Like Bogle, those arguing in favor of indexing claim that managers who outperform an index do so only by luck, and there is no mutual fund manager alive who can consistently outperform their benchmark index. Therefore it makes no sense to incur the additional cost of active management.

Over the last decade or so, the evidence has pointed toward indexing.  Fewer and fewer mutual funds are outperforming their benchmarks.  And along with more low cost investing options, billions of dollars have flown out of actively managed and into index funds in each of the last 10 years.

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IRA Contributions After 70.5

IRA Contributions After 70.5…Can You? Should You?

Recently I had a client in his mid-60s ask me how much longer he’d be allowed to contribute to his IRA.  My client was approaching retirement, but wasn’t planning on drawing from the account until he absolutely needed to.

Since he had other financial resources to draw income from his plan was to let the account grow for as long as possible, thereby delaying tax on the gains.  This meant contributing the maximum amount to his account each year, and only withdrawing funds when forced to by required minimum distributions.

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5 Times a Roth 401k Conversion is a Good Idea

5 Times a Roth 401k Conversion is a Good Idea

Roth IRAs have become one of the most popular ways to build retirement savings over the years.  In fact, they’re so popular that thousands of people clamor every tax season to convert their traditional IRAs to Roth IRAs.

This conversion is one of the most popular financial planning moves, since it can reduce your tax burden and eliminates required minimum distributions (RMDs).

More recently, a new form of Roth account has emerged: Roth 401k plans.  Roth 401k plans are essentially the same alternative to traditional 401k plans that Roth IRAs are to traditional IRAs.  Contributions are made after tax, and gains and withdrawals are tax free.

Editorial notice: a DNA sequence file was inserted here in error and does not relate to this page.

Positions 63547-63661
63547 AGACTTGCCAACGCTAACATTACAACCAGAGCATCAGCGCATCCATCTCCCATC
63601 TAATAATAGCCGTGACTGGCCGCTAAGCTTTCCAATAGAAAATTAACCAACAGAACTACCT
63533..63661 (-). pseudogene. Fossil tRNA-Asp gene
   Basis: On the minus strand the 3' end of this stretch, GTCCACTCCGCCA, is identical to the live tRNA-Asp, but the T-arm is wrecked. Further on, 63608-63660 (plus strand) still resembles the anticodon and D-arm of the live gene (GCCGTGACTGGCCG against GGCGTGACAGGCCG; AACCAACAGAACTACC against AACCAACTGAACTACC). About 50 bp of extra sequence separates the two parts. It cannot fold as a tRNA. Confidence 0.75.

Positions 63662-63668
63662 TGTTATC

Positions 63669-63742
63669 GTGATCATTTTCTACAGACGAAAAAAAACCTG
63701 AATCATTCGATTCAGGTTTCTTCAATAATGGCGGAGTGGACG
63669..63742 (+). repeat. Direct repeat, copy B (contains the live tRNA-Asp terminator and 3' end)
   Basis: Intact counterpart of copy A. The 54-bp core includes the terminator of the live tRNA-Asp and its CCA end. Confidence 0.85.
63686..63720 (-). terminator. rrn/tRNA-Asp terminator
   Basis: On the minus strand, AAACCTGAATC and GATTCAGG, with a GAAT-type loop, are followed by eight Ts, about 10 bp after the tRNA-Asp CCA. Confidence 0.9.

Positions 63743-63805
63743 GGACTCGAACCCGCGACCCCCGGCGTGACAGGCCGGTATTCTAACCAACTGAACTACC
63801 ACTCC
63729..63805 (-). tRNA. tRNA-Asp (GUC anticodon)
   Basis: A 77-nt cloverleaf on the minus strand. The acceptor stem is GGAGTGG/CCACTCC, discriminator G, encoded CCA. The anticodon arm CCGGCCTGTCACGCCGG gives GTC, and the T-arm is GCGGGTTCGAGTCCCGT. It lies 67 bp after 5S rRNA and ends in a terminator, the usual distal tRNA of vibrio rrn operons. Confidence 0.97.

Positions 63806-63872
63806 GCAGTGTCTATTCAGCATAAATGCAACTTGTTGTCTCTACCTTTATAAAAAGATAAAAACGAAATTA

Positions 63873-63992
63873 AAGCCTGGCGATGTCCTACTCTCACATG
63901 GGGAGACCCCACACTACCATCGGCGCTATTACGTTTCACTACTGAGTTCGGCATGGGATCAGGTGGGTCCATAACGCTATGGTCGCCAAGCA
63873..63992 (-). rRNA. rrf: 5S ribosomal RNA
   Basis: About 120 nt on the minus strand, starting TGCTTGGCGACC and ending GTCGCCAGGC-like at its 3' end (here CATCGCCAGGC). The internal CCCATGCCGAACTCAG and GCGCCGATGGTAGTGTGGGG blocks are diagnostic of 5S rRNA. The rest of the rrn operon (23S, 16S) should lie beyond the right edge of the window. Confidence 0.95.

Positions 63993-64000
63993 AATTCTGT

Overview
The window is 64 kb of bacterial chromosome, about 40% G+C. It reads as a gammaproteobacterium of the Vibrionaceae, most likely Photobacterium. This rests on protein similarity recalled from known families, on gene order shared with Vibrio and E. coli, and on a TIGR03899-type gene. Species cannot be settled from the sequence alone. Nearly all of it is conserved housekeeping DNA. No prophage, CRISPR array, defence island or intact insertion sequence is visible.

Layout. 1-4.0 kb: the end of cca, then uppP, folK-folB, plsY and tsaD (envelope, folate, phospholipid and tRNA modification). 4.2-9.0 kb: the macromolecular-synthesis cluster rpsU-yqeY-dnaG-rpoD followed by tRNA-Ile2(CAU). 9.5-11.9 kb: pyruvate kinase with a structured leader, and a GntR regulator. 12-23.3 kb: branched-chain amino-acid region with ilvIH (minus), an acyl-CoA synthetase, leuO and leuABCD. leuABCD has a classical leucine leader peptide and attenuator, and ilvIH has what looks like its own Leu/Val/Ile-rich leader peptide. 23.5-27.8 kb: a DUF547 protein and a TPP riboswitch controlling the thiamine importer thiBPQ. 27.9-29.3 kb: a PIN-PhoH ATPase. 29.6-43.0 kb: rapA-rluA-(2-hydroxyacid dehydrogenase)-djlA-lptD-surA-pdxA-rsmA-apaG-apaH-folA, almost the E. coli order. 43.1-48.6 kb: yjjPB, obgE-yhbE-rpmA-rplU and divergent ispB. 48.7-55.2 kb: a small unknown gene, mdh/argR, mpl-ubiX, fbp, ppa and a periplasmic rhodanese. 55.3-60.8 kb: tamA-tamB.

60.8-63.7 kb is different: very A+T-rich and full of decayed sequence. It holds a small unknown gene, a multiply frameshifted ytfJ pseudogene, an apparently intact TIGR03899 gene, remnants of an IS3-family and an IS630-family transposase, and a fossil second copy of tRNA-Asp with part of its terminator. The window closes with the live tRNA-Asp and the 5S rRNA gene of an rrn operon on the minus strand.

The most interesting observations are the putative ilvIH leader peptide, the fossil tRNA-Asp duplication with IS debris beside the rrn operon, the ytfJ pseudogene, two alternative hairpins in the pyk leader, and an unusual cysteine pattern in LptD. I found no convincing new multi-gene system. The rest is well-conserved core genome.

And with Roth 401k plans on the scene, many sponsors are starting to allow their participants to convert their traditional, pretax 401k balances into Roth, after tax balances.  This transition is known as a Roth 401k conversion.

Roth 401k conversions are not unlike Roth IRA conversions.  The transition will create taxable income, but your assets will never leave your employer’s 401k plan.

Here’s how one might work:

  • Johnny has a $100,000 saved up in his employer’s 401k plan.  He didn’t pay any income tax on his contributions, and they will continue to grow tax free until he starts taking withdrawals.
  • When he starts taking withdrawals after age 59 1/2, he’ll owe income tax on every dollar he takes out of his account.
  • If Johnny were to convert his 401k contribution to Roth contributions, he would owe income tax on the entire $100,000 this year.  His account would continue to grow tax free as it would have otherwise.
  • But, when he begins taking withdrawals down the road, they won’t be taxable income to Johnny.  Essentially, he would be paying his tax burden now instead of later.

Conversions can be appealing.  You pay taxes on the account now, rather than in the future when you might be in a higher bracket.  But the decision is not always so cut and dry.  And since this is a question I get in my practice from time to time, I thought it’d help to share 5 circumstances where a Roth 401k conversion is a good idea.

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Does the 4% Rule Still Work